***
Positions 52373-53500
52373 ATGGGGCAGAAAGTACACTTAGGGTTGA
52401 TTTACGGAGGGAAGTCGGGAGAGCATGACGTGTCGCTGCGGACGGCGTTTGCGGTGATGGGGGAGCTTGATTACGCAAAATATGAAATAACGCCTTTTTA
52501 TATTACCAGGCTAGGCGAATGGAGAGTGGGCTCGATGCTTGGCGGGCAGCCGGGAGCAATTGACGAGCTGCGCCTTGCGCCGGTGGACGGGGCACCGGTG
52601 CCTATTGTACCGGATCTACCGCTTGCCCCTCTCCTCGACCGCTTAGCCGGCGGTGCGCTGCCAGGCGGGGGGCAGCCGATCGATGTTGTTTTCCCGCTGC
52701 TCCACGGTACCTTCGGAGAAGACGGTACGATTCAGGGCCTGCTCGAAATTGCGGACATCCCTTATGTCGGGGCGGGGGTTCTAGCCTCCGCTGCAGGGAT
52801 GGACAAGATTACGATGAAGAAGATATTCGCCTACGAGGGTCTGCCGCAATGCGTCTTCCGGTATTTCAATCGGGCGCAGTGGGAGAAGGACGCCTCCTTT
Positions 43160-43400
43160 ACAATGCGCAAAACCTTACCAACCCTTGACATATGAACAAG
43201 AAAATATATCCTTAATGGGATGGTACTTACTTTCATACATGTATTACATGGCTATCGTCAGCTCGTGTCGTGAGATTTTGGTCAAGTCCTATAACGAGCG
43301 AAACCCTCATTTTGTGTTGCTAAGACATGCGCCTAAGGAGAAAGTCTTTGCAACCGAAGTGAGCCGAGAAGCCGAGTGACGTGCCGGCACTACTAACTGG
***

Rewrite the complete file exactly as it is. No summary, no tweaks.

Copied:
Positions 52373-53500
52373 ATGGGGCAGAAAGTACACTTAGGGTTGA
52401 TTTACGGAGGGAAGTCGGGAGAGCATGACGTGTCGCTGCGGACGGCGTTTGCGGTGATGGGGGAGCTTGATTACGCAAAATATGAAATAACGCCTTTTTA
52501 TATTACCAGGCTAGGCGAATGGAGAGTGGGCTCGATGCTTGGCGGGCAGCCGGGAGCAATTGACGAGCTGCGCCTTGCGCCGGTGGACGGGGCACCGGTG
52601 CCTATTGTACCGGATCTACCGCTTGCCCCTCTCCTCGACCGCTTAGCCGGCGGTGCGCTGCCAGGCGGGGGGCAGCCGATCGATGTTGTTTTCCCGCTGC
52701 TCCACGGTACCTTCGGAGAAGACGGTACGATTCAGGGCCTGCTCGAAATTGCGGACATCCCTTATGTCGGGGCGGGGGTTCTAGCCTCCGCTGCAGGGAT
52801 GGACAAGATTACGATGAAGAAGATATTCGCCTACGAGGGTCTGCCGCAATGCGTCTTCCGGTATTTCAATCGGGCGCAGTGGGAGAAGGACGCCTCCTTT
Positions 43160-43400
43160 ACAATGCGCAAAACCTTACCAACCCTTGACATATGAACAAG
43201 AAAATATATCCTTAATGGGATGGTACTTACTTTCATACATGTATTACATGGCTATCGTCAGCTCGTGTCGTGAGATTTTGGTCAAGTCCTATAACGAGCG
43301 AAACCCTCATTTTGTGTTGCTAAGACATGCGCCTAAGGAGAAAGTCTTTGCAACCGAAGTGAGCCGAGAAGCCGAGTGACGTGCCGGCACTACTAACTGG